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The joy of text – the fall and rise of interactive fiction

Although the IF community first formed around Inform, a tool for creating parser-based games of the popular sort released by Infocom (Zork, the Hitchhiker’s Guide to the Galaxy game, and A Mind Forever Voyaging), tools today are numerous, and many of them bypass the compelling but fricative parser language entirely. For example, in recent years, a free text tool called Twine has exploded onto the creative scene, offering entry-level designers…

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National Day on Writing

NCTE, the National Writing Project, and The New York Times Learning Network invite you to celebrate writing in all its forms: through photos, film, and graphics; with pens, pencils, and computers; in graphs, etchings, and murals; on sidewalks, screens, and paper. This year we encourage you to focus your writing on your community in any way you see fit. Post your writing during the National Day on Writing Tweet-Up on October 20 with the…

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Harvard University says it can’t afford journal publishers’ prices

Robert Darnton, director of Harvard Library told the Guardian: “I hope that other universities will take similar action. We all face the same paradox. We faculty do the research, write the papers, referee papers by other researchers, serve on editorial boards, all of it for free … and then we buy back the results of our labour at outrageous prices. “The system is absurd, and it is inflicting terrible damage…

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Writing a Cutline (Caption): Three Examples

In journalism, the “cutline” is the text below a picture, explaining what the reader is looking at. It’s what most people call a caption, but to a journalist, a “caption” is more like a title, while the “cutline” first describes what is happening in the picture, and then explains the significance of the event depicted. Here, we see a dry, pointless cutline offers nothing at all that the reader can’t gather…

Dennis G. Jerz | Associate Professor of English -- New Media Journalism, Seton Hill University | jerz.setonhill.edu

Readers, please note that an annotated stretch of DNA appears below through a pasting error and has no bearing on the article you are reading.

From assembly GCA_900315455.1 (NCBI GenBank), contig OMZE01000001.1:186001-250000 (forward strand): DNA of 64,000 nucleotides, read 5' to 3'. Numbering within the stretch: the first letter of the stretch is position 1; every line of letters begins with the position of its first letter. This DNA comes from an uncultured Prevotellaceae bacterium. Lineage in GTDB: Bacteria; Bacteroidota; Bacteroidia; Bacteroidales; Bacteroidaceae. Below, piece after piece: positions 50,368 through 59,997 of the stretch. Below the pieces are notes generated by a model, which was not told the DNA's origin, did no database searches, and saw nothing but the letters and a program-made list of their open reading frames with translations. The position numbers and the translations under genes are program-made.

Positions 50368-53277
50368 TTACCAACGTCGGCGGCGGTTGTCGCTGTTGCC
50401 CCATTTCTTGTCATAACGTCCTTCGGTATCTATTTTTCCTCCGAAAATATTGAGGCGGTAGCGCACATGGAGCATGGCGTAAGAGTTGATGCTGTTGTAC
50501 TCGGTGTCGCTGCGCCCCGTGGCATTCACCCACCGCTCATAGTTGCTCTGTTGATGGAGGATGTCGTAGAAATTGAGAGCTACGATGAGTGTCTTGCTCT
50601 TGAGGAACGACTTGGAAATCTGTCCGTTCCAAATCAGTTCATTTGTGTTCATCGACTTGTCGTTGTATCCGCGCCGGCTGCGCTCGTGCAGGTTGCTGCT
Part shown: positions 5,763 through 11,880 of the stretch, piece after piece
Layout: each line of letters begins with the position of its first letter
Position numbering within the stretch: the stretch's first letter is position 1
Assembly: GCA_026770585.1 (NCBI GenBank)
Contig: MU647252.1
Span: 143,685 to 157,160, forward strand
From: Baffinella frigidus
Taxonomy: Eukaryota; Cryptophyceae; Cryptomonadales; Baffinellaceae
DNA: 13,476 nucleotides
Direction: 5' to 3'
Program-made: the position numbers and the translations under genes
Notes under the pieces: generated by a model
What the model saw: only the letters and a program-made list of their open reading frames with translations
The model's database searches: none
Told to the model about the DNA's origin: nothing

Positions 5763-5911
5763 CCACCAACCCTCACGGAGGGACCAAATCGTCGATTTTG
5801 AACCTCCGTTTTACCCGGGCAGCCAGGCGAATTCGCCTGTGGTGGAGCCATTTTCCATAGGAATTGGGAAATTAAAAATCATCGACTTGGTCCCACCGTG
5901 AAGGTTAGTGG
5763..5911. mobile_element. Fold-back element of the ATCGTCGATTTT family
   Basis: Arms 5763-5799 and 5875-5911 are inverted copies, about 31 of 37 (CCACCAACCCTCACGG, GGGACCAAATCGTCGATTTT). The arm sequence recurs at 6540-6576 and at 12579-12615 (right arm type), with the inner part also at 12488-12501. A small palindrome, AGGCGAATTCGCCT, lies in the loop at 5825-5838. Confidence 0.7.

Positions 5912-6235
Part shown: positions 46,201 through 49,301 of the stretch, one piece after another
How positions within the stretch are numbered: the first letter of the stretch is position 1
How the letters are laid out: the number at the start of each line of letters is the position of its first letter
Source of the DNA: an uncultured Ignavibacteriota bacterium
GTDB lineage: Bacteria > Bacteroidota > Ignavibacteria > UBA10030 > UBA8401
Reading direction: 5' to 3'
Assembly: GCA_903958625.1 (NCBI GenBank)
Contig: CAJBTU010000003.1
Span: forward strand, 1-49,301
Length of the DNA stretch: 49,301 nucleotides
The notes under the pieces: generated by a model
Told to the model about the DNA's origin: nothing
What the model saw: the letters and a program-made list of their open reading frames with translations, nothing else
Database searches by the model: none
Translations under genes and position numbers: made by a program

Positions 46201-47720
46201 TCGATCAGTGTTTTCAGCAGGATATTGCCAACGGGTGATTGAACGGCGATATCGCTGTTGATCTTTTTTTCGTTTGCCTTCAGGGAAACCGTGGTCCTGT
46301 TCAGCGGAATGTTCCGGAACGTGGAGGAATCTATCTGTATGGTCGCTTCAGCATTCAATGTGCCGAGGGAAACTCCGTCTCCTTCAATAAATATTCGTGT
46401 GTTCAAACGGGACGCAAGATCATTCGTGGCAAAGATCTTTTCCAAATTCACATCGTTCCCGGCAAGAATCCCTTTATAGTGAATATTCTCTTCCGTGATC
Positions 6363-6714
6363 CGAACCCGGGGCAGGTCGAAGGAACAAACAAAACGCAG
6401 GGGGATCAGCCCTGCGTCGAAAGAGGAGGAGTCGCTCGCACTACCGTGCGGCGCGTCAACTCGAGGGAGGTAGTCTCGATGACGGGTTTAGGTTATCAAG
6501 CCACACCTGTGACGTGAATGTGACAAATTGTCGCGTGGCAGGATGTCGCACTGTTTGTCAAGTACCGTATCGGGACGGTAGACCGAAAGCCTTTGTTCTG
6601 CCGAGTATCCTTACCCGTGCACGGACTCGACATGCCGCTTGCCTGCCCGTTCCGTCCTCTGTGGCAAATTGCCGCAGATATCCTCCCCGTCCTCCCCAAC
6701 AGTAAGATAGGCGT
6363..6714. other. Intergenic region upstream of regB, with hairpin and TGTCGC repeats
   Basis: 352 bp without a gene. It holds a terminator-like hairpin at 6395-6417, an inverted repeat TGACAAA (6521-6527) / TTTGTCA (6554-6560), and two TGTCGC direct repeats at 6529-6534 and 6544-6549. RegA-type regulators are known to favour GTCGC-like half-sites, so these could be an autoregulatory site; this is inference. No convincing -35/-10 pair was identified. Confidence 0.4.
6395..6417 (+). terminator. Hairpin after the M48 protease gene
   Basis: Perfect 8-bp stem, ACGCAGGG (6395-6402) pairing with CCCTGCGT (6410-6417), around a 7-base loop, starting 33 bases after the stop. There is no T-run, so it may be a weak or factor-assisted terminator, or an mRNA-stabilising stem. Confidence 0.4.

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When a Textbook Plagiarizes Your Student’s Work

In a few days I’ll be gearing up to teach my freshman writing students about plagiarism. Not the “terrify them and make them fear punishment from the authorities” speech, but the “why people who work in a community of minds take plagiarism so seriousy” speech. How interesting, then, that I found a textbook published in 2009 that includes whole passages from a handout that a student originally submitted as a…

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Sources tell Seton Hill University’s Dennis Jerz that TV news websites emphasize self-promotion over reporting the news

Sources tell Seton Hill University’s Dennis Jerz that online write-ups of TV news stories seldom miss the chance to self-promote. Sources tell Jerz that two of the first three paragraphs in the text version of this Miami CBS TV news story put the name of the TV reporter before any actual news allegedly spoken by some nameless source. Jerz, whose smiling headshot and mini-biography does not appear between the headline of the story…

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The magic of words opens a whole new world of fun

Emily Short’s work is always worth seeking out and exploring; she’s been a visionary in the world of text-based games for years and her personal blog is a masterclass in both reading and writing interactive fiction. I’d recommend starting with her short game, made with Liza Daly, The First Draft of the Revolution, in which your choices about how you edit letters between a husband and wife drive how the…